Mouse over the sections, then pause to see how each area was used..

medieval manor map Manor house Woodland has game for hunting and wood for fires and building. Its use may be restricted by the lord. The fallow fields are unplanted fields that are left to have native weeds grow that would add nitrogen to the soil for next season. The parish church was the place for all the ceremonies of life and death. The village was where the peasants that worked the land lived - this one also has a mill, for which the lord probably charged them. Common  pasture fields were used by all the peasants to feed their animals, especially sheep. Spring planting fields were planted with beans, peas, lentils, oats, barley and other foods. Autumn planting fields grew mostly wheat and rye for bread. The Autumn fields were rotated with the Spring and fallow fields in order to keep them all healthy by not draining nutrients too fast. Marshes were not very desirable land. Closes were smaller 
enclosed fields for animal grazing closer to the village and Manor House. Woodland has game for hunting and wood for fires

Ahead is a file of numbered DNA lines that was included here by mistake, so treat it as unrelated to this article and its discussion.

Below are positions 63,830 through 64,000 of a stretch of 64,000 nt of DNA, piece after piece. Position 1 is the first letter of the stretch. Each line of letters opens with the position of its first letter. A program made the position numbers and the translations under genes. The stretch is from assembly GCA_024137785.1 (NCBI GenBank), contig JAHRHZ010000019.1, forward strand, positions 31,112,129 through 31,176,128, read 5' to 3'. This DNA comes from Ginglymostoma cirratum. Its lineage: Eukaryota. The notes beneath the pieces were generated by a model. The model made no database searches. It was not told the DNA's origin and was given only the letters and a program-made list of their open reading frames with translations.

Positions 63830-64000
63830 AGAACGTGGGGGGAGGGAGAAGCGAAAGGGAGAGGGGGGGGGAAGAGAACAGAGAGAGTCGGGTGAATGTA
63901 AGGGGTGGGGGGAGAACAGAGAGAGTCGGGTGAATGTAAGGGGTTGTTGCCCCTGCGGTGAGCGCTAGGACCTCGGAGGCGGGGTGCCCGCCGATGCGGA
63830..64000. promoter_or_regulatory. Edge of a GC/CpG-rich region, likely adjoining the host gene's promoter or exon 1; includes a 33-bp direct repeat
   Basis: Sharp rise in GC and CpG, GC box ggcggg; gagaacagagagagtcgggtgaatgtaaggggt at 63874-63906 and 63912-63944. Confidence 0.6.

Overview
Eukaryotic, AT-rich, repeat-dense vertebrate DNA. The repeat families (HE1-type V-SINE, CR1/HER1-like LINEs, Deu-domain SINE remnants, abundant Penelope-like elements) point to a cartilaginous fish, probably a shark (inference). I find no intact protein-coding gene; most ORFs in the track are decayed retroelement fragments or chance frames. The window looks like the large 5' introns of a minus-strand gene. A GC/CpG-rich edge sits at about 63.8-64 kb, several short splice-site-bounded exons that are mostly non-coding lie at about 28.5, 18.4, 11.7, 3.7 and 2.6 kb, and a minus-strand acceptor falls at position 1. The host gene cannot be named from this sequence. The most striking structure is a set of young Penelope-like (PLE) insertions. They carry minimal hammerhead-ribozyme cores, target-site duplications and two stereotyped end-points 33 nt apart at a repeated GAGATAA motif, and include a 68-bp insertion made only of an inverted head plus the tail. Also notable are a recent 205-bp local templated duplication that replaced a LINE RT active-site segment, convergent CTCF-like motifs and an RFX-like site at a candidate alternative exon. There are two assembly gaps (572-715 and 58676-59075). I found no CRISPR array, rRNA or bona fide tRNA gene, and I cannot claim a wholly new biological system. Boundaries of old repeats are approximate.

and building. Its use may be restricted by the lord. Meadow could be used to grow hay and feed livestock.

All the agriculture fields were divided into several strips. Some of the strips were farmed for the Lord's use, some for the parish church and some for the peasants.

Text: This image shows the plan of a medieval manor. It shows
how the land of a typical manor was divided up for various uses.
The image is divided and described by 10 areas of interest:
Manor House, parish church, village, fallow fields, woodland,
common pasture, spring planting fields, autumn planting fields,
marshes and closes.

The Manor House was the residence of the lord of the manor. The
parish church was the place for all the ceremonies of life and
death. The village was where the peasants that worked the land
lived - this one also has a mill, for which the lord probably charged them.
The fallow fields are unplanted fields that are left to
have native weeds grow that would add nitrogen to the soil for
next season. Woodland has game for hunting and wood for fires
and building. Its use may be restricted by the lord. Common
pasture fields were used by all the peasants to feed their
animals, especially sheep. Spring planting fields were planted
with beans, peas, lentils, oats, barley and other foods. Autumn
planting fields grew mostly wheat and rye for bread. The Autumn
fields were rotated with the Spring and fallow fields in order
to keep them all healthy by not draining nutrients too fast.
Marshes were not very desirable land. Closes were smaller
enclosed fields for animal grazing closer to the village and
Manor House.